Finally, an in-house Anti-Imperialist Film Festival provided continuous screenings of important documentary films.  These included Roberto Clemente, followed by a discussion with director Bernardo Ruiz; Aquel Rebaño Azul [The Blue Herd], a historical account of police brutality in Puerto Rico, sponsored by Puerto Rico’s Civil Rights Commission; Más de 800 Razones, on the 2010-2011 University of Puerto Rico student strikes; and a number of films provided by the feminist collective, Women Make Movies.  The festival culminated in a screening and director’s discussion of John Sayle’s Amigo, on a Philippine baryo in the crossfire of empire and resistance, and a ragtag but lethal detachment of U.S. soldiers who find themselves halfway around the world walking point for their country’s new imperialist policy in 1899.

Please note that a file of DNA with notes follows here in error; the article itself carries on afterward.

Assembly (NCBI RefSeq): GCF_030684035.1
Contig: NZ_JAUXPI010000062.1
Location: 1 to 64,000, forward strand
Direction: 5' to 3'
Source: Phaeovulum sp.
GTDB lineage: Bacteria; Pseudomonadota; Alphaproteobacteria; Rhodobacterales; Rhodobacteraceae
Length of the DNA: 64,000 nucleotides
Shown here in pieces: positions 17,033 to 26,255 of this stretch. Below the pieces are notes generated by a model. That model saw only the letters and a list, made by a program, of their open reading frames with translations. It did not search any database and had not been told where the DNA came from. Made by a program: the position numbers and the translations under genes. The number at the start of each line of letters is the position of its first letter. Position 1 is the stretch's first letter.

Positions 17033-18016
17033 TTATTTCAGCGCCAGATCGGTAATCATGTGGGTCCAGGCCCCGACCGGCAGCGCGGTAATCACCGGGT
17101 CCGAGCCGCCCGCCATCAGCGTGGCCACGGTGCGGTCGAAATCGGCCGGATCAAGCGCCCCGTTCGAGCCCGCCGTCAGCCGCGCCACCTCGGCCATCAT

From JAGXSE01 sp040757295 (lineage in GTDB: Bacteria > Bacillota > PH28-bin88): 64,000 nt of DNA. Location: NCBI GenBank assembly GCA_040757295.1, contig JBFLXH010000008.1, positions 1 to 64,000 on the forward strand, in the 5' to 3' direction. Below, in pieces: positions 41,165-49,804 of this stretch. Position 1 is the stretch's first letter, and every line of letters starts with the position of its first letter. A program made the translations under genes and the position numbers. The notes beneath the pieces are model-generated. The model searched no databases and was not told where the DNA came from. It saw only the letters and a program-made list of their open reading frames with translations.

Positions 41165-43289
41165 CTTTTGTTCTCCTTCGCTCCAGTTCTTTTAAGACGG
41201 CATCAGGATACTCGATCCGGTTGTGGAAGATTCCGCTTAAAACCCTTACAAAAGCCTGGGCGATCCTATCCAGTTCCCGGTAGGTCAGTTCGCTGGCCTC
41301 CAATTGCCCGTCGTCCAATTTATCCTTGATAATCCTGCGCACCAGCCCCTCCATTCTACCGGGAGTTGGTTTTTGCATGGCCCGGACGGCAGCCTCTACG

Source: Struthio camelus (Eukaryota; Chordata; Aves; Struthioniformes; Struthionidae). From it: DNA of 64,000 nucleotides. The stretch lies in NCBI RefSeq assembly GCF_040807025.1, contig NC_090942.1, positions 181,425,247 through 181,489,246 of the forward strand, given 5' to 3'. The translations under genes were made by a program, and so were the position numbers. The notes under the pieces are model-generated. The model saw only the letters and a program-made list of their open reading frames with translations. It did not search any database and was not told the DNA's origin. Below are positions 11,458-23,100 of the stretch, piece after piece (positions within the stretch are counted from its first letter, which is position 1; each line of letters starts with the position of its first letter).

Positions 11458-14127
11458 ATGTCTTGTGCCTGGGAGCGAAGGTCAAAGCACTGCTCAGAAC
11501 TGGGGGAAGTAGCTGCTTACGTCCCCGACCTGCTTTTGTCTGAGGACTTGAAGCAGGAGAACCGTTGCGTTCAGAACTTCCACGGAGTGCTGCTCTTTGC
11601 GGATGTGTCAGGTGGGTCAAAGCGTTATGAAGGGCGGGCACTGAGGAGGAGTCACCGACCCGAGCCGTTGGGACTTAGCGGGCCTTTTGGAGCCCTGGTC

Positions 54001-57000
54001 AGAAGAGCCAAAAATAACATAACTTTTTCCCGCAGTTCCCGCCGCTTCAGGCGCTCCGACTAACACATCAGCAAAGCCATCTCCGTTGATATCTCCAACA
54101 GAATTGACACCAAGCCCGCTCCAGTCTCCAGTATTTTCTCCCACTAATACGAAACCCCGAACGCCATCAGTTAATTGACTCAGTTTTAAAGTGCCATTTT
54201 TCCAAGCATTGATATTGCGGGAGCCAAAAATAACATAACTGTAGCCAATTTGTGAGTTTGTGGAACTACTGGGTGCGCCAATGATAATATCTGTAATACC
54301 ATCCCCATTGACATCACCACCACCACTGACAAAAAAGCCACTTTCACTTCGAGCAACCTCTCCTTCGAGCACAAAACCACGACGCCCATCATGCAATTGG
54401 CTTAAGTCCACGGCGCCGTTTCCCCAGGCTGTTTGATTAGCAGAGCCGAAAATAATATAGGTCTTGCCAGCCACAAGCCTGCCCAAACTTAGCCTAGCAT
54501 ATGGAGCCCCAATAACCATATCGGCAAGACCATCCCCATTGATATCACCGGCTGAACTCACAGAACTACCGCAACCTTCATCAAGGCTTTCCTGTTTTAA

The strength, vitality, and rich programming regarding Puerto Rico and Puerto Ricans, the Caribbean, and the Americas created a larger space from which to theorize, reflect upon, and produce knowledge that advances our understanding of the consequences of empire.  The inclusion of local scholars from the Island, the participation of former Puerto Rican political prisoners, and the performances of Bustamante and Maldonado were particularly important.  ASA members came away from San Juan having taken serious stock of the voluminous and electrifying interdisciplinary work that has recently been produced on empire, but also with a new, deeper charge to expand on conversations that cross disciplines, national boundaries, and period-specific specializations.  Most agreed that this was an energizing and important set of meetings.